July 24, 2024

One way for Minnesota to distinguish itself from other places that are contending with workforce and population struggles is to face them head on.

It will be no small feat.

It’ll take some brave Democrats to move the party beyond its focus on anti-corporate populism, some brave Republicans to move beyond reflexive bashing of immigration, some union leaders who realize how their rules inhibit growth and business leaders who recognize that a dearth of workers and customers is becoming a bigger problem than taxes.

Minnesota is in the vanguard of U.S. states to face the problem of staying rich without growth. We can learn from places in Asia and Europe that have been dealing with it longer.

On visits to Seoul and Hong Kong last month, two cities where I lived before coming to Minnesota in 2013, I met some economic policymakers and analysts who wish leaders had confronted demographic challenges more aggressively before reaching the difficult stage they’re now in.

In Hong Kong, one of Asia’s longtime economists, Frederic Neumann of HSBC, reminded me Japan was the first country to see its population level off and start to decline. An economic powerhouse in the 1980s, Japan’s performance since has been dubbed “the lost decades” due to slow growth, recessions and deflation.

“We can blame monetary policy mistakes or fiscal policy mistakes for the sluggishness of the Japanese economy, but the reality is 70 percent or 80 percent of the lost decades is explained by demographic headwinds,” Neumann said. “And I think that’s a precursor of what you’re seeing elsewhere.”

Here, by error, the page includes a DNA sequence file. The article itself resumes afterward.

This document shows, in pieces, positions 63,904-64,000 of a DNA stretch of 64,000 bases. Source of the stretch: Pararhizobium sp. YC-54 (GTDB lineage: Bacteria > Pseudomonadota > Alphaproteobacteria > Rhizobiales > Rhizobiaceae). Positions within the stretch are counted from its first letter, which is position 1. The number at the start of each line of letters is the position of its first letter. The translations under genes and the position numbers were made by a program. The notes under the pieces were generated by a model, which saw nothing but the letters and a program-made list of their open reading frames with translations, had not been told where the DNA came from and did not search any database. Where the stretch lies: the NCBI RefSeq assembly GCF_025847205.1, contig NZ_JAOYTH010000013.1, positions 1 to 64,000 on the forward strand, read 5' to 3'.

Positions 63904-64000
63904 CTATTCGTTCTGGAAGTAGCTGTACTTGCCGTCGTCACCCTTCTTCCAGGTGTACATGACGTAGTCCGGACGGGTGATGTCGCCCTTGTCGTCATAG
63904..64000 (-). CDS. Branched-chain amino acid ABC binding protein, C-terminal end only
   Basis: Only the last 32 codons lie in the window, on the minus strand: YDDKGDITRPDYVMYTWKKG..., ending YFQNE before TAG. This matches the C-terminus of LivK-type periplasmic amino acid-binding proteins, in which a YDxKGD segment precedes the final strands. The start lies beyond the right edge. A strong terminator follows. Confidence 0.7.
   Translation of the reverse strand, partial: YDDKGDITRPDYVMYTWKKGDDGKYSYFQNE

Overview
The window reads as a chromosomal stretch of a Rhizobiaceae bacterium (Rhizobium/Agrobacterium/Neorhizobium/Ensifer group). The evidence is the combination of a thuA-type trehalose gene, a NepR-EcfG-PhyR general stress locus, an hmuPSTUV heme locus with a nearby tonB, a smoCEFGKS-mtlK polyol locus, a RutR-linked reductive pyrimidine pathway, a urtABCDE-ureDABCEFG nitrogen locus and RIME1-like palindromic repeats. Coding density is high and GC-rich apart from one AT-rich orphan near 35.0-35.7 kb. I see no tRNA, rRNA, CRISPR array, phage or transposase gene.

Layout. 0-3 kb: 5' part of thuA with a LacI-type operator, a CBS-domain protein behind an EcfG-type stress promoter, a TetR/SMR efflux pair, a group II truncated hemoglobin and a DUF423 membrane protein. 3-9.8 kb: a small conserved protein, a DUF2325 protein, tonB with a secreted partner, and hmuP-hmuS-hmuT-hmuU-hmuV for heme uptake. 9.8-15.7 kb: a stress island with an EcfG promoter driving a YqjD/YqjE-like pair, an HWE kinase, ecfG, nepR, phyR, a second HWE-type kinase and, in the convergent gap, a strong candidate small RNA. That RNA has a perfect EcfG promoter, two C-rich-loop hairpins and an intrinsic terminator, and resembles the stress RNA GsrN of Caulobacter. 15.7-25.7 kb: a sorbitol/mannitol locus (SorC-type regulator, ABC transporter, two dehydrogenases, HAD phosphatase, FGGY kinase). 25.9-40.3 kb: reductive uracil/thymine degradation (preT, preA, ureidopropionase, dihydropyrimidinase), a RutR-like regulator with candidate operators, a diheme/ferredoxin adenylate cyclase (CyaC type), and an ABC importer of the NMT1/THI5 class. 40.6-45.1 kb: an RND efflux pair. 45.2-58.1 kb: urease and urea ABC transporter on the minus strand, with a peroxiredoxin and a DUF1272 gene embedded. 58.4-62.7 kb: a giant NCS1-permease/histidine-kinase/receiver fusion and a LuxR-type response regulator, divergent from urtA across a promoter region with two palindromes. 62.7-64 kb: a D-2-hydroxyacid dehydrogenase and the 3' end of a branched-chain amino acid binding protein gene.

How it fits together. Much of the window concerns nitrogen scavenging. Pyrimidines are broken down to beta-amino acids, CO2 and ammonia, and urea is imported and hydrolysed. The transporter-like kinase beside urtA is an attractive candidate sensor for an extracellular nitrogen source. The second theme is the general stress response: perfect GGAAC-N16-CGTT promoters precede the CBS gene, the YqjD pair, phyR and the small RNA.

Today, South Korea has an even lower birth rate than Japan. It’s about 30% lower than 20 years ago when it was the same as today’s birth rate in Minnesota.

On the surface, South Korea looked fine last month, even better than fine. Seoul was packed with tourists attracted by Korea’s pop stars, dramas, shopping districts, palaces, mountains and a food scene with few equals. Thanks to new parks and other civic improvements, the city is more attractive than when I lived there.

However, while walking in the Gangseo district of western Seoul, a friend and I passed an elementary school that closed due to the dwindling number of students. Such closings were common in smaller cities and rural areas 15 years ago, but they have now reached the capital metropolis, with a population exceeding 10 million.

A week before I arrived, President Yoon Suk Yeol asked the South Korean National Assembly to create a new ministry, to be called the Ministry of Low Birth Rate Counterplanning, to deal with what he calls the “national emergency” of demographic decline.

He began his term in 2022 by eliminating a ministry working to bridge the income gap between men and women that despite several presidential administrations remains the widest among all developed countries.

The demographic challenge is so acute and risk of long-term economic fallout so great that the nation’s central bank, the Bank of Korea, or BOK, is now producing research about it.